Family with strong UMKC ties furthers future success
Doris Edelman fled Germany with her family when she was a teenager as violence began to build against Jewish citizens. She instilled the value of education into her three sons, Mark, Alan and Ron, who have established an endowed scholarship in her name.
“My mother was the principal influence in our lives,” Mark Edelman, JD ’75, says of he and his brothers Ron, JD ’82 and Alan. “She was German, so there were certain cultural imperatives that worked their way into our home. Her expectations for us were high.”
Doris Edelman’s family left German in 1938 following Kristallnacht, or “the night of the broken glass,” in which paramilitary
troops demolished synagogues and Jewish-owned businesses and buildings. The event was a precursor to the rise of the Nazi party and the “final solution” to eliminate the Jewish race. Doris’s family sailed to Cuba on the S.S. Rotterdam, one of the last ships bringing refugees from Europe that was allowed to dock in the Americas.
“They were in Cuba for a year and a half before they moved to Kansas City,” Edelman says.
Edelman’s grandfather had owned a men’s clothing store with its own workroom in Germany. A cousin sponsored the family’s emigration and Brand and Puritz, a Kansas City Garment District manufacturer, offered his grandfather a job.
Eventually, Doris Edelman enrolled in Kansas City University and earned degrees in Spanish and economics in 1947. Her husband, William, earned his psychology degree in 1954 and went on to become a physician.
“My mother was a very bright woman,” Edelman says. “After she graduated, she translated overseas cables for Butler Manufacturing. She became the first woman vice president and partner at B. C. Christopher & Co., a securities and brokerage firm. She loved going to work and being a part of that business.”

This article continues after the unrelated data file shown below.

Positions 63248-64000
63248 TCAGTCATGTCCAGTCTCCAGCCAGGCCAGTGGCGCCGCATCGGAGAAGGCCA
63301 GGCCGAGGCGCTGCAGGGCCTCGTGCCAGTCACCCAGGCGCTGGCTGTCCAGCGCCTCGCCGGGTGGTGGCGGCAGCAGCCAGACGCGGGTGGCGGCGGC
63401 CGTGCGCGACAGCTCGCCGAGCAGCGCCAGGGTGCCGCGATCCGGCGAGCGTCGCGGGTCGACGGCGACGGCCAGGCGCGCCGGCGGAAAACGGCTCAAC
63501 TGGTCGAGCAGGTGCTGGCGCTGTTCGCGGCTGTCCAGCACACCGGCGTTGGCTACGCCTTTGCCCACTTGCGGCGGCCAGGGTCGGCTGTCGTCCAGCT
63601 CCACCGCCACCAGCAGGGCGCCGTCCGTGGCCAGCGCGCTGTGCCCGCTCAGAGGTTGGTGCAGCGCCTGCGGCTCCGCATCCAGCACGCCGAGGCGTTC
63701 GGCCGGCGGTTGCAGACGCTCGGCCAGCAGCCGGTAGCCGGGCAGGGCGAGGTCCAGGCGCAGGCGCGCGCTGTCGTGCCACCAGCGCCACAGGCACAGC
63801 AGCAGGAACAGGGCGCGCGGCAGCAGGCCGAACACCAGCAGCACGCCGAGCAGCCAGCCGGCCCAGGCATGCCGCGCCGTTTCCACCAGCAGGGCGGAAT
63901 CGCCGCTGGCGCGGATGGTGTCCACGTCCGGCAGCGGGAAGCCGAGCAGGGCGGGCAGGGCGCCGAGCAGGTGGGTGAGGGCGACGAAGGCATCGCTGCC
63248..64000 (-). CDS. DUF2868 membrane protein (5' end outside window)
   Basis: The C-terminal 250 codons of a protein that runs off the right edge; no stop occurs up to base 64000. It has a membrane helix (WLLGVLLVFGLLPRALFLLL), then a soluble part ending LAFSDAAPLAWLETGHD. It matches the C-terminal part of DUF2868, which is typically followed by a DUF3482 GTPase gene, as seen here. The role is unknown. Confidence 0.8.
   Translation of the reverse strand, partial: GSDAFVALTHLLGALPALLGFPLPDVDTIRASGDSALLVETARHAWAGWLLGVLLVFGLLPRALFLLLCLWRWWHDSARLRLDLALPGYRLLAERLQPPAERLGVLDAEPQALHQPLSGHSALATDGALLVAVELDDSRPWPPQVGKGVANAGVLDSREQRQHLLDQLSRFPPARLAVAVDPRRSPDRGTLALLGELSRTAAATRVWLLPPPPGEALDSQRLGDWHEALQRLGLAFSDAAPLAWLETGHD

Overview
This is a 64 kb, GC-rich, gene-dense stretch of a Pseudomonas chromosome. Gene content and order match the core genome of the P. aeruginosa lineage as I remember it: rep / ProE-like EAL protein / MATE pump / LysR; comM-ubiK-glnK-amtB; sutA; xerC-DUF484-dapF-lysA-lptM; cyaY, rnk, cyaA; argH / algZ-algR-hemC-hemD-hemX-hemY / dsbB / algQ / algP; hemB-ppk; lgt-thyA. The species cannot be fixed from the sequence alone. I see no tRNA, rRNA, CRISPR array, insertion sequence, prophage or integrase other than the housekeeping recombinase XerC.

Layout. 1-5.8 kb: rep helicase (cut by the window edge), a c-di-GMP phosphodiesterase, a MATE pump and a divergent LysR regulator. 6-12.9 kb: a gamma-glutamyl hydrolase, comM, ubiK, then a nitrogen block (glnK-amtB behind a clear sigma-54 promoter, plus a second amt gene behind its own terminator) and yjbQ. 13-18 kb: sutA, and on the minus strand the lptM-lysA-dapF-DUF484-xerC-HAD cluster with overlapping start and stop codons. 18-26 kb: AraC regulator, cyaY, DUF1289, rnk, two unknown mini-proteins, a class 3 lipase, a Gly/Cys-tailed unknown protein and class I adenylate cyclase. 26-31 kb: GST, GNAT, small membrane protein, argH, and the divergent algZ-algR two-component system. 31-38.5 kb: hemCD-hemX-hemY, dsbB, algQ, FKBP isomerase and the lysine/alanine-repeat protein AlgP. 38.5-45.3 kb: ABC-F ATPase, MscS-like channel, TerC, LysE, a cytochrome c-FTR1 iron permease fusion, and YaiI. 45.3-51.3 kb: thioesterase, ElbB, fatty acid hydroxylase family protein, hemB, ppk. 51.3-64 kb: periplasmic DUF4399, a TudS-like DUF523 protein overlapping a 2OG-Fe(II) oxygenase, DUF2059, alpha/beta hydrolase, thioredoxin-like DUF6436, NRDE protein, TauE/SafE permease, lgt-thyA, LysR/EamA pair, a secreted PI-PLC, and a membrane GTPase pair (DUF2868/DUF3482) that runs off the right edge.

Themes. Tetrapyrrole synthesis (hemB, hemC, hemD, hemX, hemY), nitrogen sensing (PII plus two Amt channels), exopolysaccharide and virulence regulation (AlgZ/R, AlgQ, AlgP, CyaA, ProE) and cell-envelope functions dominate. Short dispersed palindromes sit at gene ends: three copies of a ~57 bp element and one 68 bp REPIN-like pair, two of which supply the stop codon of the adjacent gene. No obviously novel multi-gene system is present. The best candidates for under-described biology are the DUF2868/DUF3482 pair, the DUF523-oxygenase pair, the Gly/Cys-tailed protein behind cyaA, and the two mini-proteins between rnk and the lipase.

In addition to work, education was very important to Doris.
“I wanted to be a film maker,” Edelman says. “She did not think that was very serious. She said, ‘Mark, you can always be a film maker if you go to law school, but you can’t be a lawyer if go to film school.’
I didn’t say, ‘I don’t want to be a lawyer.’ I went to law school at UMKC.”
While Edelman never practiced law, he considers his connection to the university significant.
“My parents took advantage of all the things an urban campus like UMKC can provide to the city,” he says. “My love of the theatre grew from my experiences of going to KC Rep with my mother.
Edelman founded the Theater League, Inc., a not-for-profit community-based performing arts organization that presented the best of Broadway to Kansas City audiences for forty-two years.
His brothers, Alan and Ron also attended UMKC. The family will be recognized with the Legacy Award of the 2020 Alumni Association Awards. Their deep and broad connection to the university contributed to honoring Doris Edelman with a scholarship.
“When my brothers and I began to think about what we could do to honor her memory, we decided that a scholarship that would enable refugees like my mother to have an education was the best thing to do,” Edelman says. “I think she’d be proud. She was proud of us and I think she’d be proud of our association with the university.”